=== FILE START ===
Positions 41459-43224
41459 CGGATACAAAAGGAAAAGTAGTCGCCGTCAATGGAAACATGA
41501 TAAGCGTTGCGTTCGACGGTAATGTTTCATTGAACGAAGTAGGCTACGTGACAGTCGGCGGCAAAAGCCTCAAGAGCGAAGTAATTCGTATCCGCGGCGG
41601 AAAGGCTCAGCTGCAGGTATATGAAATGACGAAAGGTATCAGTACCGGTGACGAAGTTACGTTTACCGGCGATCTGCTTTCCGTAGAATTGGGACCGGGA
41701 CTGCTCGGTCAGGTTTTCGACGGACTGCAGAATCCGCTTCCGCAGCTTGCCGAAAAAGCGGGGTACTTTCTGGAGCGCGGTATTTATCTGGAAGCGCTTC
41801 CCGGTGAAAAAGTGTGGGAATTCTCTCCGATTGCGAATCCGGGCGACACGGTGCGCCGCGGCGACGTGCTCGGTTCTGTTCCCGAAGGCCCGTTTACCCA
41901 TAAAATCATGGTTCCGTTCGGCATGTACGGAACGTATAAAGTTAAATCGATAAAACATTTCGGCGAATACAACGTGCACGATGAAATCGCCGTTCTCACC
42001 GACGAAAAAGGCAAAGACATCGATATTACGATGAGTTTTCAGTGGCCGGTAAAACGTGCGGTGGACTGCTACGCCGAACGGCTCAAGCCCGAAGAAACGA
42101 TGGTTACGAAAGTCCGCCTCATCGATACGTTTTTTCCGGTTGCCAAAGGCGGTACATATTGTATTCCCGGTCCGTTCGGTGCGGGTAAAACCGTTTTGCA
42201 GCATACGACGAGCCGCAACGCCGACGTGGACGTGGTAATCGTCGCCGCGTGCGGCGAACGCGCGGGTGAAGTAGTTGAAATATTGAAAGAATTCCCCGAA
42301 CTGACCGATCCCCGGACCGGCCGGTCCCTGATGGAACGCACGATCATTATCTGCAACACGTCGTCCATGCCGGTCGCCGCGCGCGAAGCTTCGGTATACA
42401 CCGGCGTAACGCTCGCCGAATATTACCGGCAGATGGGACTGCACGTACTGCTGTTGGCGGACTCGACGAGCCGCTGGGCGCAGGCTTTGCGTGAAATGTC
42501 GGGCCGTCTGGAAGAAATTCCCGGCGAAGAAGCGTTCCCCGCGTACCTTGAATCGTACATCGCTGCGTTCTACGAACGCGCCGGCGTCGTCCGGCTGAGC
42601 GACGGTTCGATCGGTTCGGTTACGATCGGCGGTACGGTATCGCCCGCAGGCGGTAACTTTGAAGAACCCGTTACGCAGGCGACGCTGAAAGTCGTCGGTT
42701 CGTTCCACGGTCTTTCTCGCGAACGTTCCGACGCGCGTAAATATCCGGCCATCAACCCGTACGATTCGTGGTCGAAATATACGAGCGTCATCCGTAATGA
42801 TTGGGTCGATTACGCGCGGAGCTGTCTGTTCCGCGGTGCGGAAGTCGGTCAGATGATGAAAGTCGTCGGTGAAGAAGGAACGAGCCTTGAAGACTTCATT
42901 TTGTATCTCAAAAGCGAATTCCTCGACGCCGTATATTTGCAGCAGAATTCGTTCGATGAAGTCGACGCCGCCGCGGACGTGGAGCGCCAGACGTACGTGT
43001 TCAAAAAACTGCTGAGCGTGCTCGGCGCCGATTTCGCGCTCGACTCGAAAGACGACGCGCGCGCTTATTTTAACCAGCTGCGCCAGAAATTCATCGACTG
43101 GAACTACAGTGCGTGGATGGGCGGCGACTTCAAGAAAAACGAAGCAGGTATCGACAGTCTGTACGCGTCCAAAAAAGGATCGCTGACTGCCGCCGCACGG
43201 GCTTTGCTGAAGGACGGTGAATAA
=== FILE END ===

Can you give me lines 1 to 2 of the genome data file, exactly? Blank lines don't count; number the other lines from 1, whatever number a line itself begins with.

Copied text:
Positions 41459-43224
41459 CGGATACAAAAGGAAAAGTAGTCGCCGTCAATGGAAACATGA